Systemiq Capital’s new fund will invest in early-stage climate tech innovation to accelerate the transition to a more resilient, clean and just global economy
Systemiq Capital has announced the first close of its latest climate tech fund, which will invest in early-stage climate innovation companies after raising $70m of a total fundraising target of $200m.
Fund II will invest in around 25 companies across Europe and North America, focusing on businesses with the potential to drive systemic change in the four areas of sustainable food and materials, clean transportation, climate intelligence and finance, and climate restoration.
Systemiq Capital was founded this year by environmental think-tank Systemiq, former CEO of Unilever Paul Polman, and Systemiq partners Jeremy Oppenheim and Irena Spazzapan.
The company will build on the experience of Fund I, which was launched by Systemiq in 2018 and has since deployed $32m of capital into 19 climate tech companies, such as environmental DNA database company NatureMetrics and ZeroAvia, a pioneer in short-haul hydrogen aviation.
Speaking to Impact Investor, Spazzapan, who leads the company’s investment practice, explained that Systemiq’s fast growth, necessitated the creation of an independent investment practice.
She said: “The Systemiq advisory business has grown very fast over the last three years, so we decided we needed to have a standalone business to ensure an independent governance structure and avoid any conflict of interest. The investment decision-making mentality is also very different to the consultancy business model and having this structure, makes it much easier to operate independently.”
Investors who have committed capital to the fund so far, include, Lombard Odier, Swiss philanthropist Andre Hoffman, the Grantham Foundation for the Protection of the Environment, real estate investors Dara Holdings, Deutsche Post Foundation and several business leaders and private investors such as Stephen Brenninkmeijer, Mark Cutifani, Erik Fyrwald and Chad Holliday, some of whom had already invested in Fund I. The investment team hope to reach the fundraising target within the next 12 months.
More than just financing
The company said success for its investee companies depended not just on investment capital but also on giving them access to the founders’ and Systemiq’s wider eco-system. It said that enabling them to “access deep knowledge of the trends shaping their sector, support navigating the shifting international regulatory environment, and help in forging relationships with industry peers as well as partners across government and civil society,” was critical to scaling their positive climate impact and helping them to grow faster.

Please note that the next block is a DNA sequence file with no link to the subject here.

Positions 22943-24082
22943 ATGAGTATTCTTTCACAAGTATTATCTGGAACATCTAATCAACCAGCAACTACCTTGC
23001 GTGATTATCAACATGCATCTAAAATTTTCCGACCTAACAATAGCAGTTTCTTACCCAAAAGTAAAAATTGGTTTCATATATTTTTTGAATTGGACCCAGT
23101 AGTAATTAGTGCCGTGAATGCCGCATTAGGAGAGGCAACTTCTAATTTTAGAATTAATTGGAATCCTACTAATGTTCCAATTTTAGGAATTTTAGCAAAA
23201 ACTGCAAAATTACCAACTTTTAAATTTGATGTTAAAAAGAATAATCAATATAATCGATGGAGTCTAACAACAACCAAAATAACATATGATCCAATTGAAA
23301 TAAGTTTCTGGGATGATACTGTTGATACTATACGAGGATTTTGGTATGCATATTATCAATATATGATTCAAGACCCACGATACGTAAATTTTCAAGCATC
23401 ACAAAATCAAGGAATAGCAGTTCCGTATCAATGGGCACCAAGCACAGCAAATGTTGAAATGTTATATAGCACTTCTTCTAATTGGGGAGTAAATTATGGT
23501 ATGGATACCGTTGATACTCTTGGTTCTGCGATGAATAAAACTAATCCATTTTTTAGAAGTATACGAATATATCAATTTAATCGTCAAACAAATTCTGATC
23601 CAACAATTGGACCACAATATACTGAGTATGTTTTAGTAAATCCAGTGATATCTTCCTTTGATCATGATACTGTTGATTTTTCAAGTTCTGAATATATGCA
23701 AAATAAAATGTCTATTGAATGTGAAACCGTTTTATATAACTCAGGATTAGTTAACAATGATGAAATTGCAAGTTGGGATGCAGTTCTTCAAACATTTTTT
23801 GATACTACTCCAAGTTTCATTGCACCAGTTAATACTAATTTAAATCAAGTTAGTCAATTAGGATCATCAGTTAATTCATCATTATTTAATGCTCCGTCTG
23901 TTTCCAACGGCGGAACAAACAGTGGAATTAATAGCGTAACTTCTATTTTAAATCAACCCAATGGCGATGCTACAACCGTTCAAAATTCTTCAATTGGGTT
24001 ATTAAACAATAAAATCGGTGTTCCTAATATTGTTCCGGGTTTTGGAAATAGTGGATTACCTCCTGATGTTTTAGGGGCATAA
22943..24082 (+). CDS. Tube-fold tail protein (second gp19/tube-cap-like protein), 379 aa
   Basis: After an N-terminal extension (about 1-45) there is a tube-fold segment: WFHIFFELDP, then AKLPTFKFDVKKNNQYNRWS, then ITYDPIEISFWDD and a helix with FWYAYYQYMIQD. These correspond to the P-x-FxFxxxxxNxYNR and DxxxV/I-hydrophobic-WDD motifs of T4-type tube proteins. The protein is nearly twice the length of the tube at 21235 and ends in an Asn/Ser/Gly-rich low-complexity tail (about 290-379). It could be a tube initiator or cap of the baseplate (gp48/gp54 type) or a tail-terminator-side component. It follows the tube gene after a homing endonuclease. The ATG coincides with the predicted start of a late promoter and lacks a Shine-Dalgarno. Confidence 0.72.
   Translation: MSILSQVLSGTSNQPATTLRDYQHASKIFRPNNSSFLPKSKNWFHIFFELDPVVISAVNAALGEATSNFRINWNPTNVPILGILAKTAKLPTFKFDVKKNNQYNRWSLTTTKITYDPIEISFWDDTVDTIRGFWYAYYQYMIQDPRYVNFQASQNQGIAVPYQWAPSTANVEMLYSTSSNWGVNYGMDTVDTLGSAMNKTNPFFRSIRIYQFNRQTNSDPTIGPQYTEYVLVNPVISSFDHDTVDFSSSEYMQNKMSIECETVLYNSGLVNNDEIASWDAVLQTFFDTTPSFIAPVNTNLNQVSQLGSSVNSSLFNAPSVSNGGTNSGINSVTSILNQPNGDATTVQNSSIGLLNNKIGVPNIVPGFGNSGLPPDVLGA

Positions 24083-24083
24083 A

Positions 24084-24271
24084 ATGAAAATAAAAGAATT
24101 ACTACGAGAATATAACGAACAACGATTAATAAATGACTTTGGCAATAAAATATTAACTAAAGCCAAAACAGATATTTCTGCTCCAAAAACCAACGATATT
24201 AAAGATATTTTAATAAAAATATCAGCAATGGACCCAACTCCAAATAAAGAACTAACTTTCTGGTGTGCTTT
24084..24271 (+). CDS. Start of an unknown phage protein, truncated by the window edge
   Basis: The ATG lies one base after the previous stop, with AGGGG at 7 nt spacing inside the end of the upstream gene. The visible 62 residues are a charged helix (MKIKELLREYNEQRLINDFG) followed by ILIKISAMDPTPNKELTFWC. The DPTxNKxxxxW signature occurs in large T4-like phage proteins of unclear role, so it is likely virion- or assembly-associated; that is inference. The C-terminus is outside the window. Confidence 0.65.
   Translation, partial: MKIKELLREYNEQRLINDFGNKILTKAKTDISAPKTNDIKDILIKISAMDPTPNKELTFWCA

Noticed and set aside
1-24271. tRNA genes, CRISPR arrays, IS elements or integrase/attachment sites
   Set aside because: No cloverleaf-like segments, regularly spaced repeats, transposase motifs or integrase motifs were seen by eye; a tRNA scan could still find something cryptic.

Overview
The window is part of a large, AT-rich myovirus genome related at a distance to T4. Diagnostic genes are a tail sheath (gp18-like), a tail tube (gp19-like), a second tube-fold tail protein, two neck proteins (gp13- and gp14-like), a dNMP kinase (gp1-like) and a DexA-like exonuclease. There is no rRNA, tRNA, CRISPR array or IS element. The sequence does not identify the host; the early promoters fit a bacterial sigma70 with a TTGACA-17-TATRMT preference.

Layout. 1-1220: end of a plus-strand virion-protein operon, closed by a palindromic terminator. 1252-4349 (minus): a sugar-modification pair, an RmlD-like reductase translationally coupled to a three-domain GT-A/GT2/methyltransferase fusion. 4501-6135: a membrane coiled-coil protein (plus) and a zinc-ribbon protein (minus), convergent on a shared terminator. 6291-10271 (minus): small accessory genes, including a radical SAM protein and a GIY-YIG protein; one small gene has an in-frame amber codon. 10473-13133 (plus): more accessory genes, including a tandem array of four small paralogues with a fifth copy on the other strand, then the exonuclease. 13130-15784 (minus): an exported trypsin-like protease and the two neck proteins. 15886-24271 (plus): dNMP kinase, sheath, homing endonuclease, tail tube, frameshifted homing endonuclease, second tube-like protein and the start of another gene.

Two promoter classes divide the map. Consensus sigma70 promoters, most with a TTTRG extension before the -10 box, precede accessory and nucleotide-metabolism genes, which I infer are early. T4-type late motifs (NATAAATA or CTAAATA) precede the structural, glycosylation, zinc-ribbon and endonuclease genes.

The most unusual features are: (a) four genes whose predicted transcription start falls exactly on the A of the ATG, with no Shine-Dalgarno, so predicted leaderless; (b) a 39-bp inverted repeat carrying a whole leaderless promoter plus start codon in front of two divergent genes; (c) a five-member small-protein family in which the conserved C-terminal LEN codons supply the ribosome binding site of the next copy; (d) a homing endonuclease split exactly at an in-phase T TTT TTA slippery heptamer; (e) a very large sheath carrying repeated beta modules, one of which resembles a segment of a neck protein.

Spazzapan said: “The level of talent and innovation among climate tech entrepreneurs right now is immense but we know that, as they face the challenges of commercial scale up, their network of experts, advisors, peers and policy-makers can be as vital as the financing.”
Companies within the Fund I portfolio have raised an additional $350m and over a third of them have a female co-founder or CEO. Spazzapan said that although neither fund has or would actively target female founders, as a heavily female-led investment team “this happens naturally”. Fund II is targeting a return of 5x before fees.
Growing appetite for climate tech
According to Systemiq Capital, climate tech now accounts for 14 cents of every dollar of venture capital invested and investment into climate tech business is continuing to accelerate. The company also cited a PWC report, which revealed that $87.5bn was invested into climate tech businesses over H2 2020 and H1 2021, representing a 210% increase from the $28.4bn invested over the previous 12 months.
Spazzapan said that appetite for climate tech investment continued to grow with new funds and climate-related businesses entering the market, but that their own investors had told them that they were filling a gap in the investment landscape.
She added: “We fill a specific gap, acting as a strong connector for top-founders who go after difficult climate problems and need strong strategic partners to give them a platform to reach world leaders in business, policy and generally, in climate. The typical VC is usually very helpful on an operational level, but we fill the gap at the top level as a vehicle for impact amplification.”